When I had just started making graphic reportages, it was considered something marginal in Russia. The situation has changed in recent years: there have been more and more graphic art non-fiction stories on social topics. Here are a few examples.

lomasko-soc-5Tatyana Faskhutdinova, Unknown Stories from the Life of Lyonya Rodin, 2012. (Left panel) People often take me for an extraterrestrial. One winter, the firewood ran out and there was no fuel for the stove. My friend and I decided to rent a flat. The landlady had a fit when she saw me. Lyona: “How much is the flat?” Landlady: “Ahhh! And he talks, too!” (Right panel) In our town, no one has any use for people like me. Disabled people have no way to get around normally. Tram driver: “Hurry up and get on!”

“Lyonya Rodin is my friend. He has been disabled since birth. […] It was not so much the absurd, maddening situations that happen to him now and then, situations caused by people’s indifference and society’s unwillingness and reluctance to accept people with disabilities, that I wanted to recount, but rather his ability to make friends, to dream, to make plans and carry them out, his passion for what he does, his utter lack of bitterness at life, and his inner calm and pride, despite the harshness and even cruelty of his circumstances.”

lomasko-soc-6Yana Smetanina, The Inhabitants of Psychiatric Hospital N0. 5 in Khotkovo, 2013. TANKA KHIMKI. Tanka is 53. She endlessly mumbles to herself and unexpectedly pops up everywhere at any time asking for a smoke. When she cusses, you can make out what she’s saying. She gestures like a woman who spent ten years in prison. TOO-ROO-TOO-TOO-ROOM. But she got her education at Moscow State University. She was brutally raped for the first time when she was 7. She was raped again as an adult.

“As a child I was really afraid of ‘crazy’ people. […] When, almost three decades later, I came to meet the inhabitants of Psychiatric Hospital No. 5 in Khotkovo, you can imagine my surprise when I realized that nearly all these women had been rape victims and that was why they had lost either their minds or their strength and their will to live. […]  They had been victims of rape, including incest, early in life, assaults on the street, and beatings by their own husbands.”

lomasko-soc-7Ilmira Bolotyan (illustrations) and Natasha Milantyeva (texts), A Nun’s Life, 2013

“Natasha Milantyeva, my girlfriend’s cousin, spent over 18 years in a convent. A Russian Orthodox nun, she was forced to leave her convent because life there threatened her health and the people in charge no longer wanted to see her among their ranks. Her unique experience has been the basis of short stories and plays about convent life. Natasha has witnessed events that no journalist could either record or depict.”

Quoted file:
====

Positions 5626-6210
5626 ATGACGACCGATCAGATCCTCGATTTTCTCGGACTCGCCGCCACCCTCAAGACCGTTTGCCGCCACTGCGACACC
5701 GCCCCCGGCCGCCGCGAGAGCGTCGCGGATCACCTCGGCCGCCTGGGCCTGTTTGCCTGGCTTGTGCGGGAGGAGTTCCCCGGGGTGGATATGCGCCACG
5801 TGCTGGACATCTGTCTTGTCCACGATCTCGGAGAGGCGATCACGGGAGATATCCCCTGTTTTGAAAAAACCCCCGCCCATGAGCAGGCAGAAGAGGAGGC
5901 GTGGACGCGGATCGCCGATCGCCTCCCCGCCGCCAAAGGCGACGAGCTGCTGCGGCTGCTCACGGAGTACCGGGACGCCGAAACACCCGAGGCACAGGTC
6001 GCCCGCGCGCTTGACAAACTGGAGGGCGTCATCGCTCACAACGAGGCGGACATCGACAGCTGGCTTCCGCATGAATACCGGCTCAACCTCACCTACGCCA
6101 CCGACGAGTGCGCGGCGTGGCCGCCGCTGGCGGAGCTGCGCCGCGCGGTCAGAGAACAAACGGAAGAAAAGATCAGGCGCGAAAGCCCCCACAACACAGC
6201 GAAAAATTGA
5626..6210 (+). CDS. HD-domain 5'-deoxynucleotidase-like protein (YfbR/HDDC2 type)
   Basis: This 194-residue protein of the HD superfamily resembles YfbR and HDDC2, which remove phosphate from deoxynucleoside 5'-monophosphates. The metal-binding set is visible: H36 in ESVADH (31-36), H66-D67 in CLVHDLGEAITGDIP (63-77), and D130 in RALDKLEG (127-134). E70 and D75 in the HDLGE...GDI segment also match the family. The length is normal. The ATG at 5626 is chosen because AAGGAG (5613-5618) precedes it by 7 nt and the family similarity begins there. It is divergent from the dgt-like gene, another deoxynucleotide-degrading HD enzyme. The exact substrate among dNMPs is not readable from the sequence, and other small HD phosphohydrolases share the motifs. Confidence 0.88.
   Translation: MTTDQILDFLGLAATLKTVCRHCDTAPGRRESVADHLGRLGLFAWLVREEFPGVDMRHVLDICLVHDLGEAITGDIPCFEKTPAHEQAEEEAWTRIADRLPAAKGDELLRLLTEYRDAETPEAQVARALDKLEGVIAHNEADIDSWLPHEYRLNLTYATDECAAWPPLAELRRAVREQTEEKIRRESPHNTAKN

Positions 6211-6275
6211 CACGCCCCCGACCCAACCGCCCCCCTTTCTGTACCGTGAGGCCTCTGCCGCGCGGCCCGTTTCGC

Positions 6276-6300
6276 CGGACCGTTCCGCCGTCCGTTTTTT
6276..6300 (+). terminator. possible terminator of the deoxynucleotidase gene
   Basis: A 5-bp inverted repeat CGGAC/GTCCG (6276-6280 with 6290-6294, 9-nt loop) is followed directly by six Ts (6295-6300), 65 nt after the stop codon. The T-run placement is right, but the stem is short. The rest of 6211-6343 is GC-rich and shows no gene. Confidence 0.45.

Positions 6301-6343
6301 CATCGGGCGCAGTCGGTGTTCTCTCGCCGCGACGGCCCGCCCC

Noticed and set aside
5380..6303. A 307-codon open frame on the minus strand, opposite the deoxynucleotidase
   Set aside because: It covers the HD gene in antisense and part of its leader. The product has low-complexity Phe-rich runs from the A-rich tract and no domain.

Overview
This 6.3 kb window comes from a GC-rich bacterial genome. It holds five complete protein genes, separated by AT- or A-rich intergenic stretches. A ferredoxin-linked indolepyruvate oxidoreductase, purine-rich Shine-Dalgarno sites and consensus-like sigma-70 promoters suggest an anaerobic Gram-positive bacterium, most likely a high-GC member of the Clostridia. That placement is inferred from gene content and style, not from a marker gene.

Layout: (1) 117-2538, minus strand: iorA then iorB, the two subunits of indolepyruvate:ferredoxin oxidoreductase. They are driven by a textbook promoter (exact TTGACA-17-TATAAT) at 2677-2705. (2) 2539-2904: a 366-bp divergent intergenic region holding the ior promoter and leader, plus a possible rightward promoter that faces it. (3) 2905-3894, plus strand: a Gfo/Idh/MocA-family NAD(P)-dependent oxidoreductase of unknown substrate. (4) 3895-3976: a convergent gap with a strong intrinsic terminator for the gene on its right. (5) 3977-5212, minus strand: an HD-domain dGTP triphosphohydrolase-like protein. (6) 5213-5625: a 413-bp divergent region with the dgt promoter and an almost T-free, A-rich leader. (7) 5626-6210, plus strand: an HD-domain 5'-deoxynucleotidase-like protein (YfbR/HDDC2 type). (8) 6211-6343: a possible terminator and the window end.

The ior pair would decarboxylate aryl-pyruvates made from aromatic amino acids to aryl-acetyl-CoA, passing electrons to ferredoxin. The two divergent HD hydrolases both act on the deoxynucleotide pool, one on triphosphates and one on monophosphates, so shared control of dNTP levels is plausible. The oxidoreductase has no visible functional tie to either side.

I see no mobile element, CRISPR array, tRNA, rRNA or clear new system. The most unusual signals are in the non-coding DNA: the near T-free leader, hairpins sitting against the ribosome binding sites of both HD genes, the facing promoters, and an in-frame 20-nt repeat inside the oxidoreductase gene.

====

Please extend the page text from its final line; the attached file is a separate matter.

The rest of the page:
These works and many others were shown at Feminist Pencil, a series of exhibitions of socially engaged graphic art curated by Nadia Plungian and me.

Graphic reportage is especially appropriate in court, since it is forbidden to take pictures and shoot video during hearings. Activist artists in different Russian cities and other parts of the former Soviet Union have taken to sketching court proceedings during political trials.

lomasko-soc-8
Radik Vildanov, Bailiffs Blocking the Corridor (Bolotnaya Square Trial), 2014

Zlata Ponirovskaya and I run the web site Drawing the Court, an archive of drawings from political trials and informative texts about these cases.

There are other grassroots initiatives involving drawing. The Women’s Crisis Center in Petersburg, for example, has begun engaging female artists to document court hearings on cases of domestic and sexual violence against its clients.

In Germany, Belarusian artist Marina Naprushkina sketches court hearings in the cases of asylum seekers from different countries, archiving them on the web site Refugees’ Library. Although her project only partly involves Russia (many of the refugees are from Chechnya and Dagestan), I cannot pass up this happy synthesis of socially engaged drawing and human rights work in my overview.

“I put together notebooks at the hearings, which people then translate into different languages. Having the web site function as an informational platform for refugees themselves is our main objective. The refugees are often not ready for the hearings: they don’t know they go, and what they should expect there. The notebooks are already read in many countries around the world,” says Naprushkina.

Like court sketches, graphic art produced for rallies has to make a clear, emotional statement. Many activist artists have been involved in making placards for opposition rallies and even helping to design the look of whole columns.  For example, at a 2012 rally in support of the Bolotnaya Square defendants, the Left Front’s column marched with portraits of the political prisoners drawn by artist Nikolay Oleynikov. In 2014, Oleynikov also organized an Anti-Fascist Creative Workshop at which he helped activists collectively produce placards for the annual Stanislav Markelov and Anastasia Baburova memorial rally on January 19. Portraits graced most of the placards at the rally.

lomasko-soc-9Anti-Fascist Creative Workshop. Photo by Vasily Petrov

However, portraits of political activists belong more to the realm of political art than to graphic art focused on social issues. It would also be a stretch to include the numerous examples of graphic art that appeared at protest rallies in 2012 and 2013 in this body of work. The main subjects were criticism of Putin and support for Pussy Riot: I don’t remember seeing placards dealing with societal problems there.

The works of Petersburg artist Yelena Osipova are outstanding in this regard. Even before the upsurge of protests in 2012, Osipova had been attending rallies and solo pickets with large, hand-drawn placards that took on such topics as the demolition of historic buildings, tuberculosis, everyday racism, children involved in the drug trade, and the murders of journalists.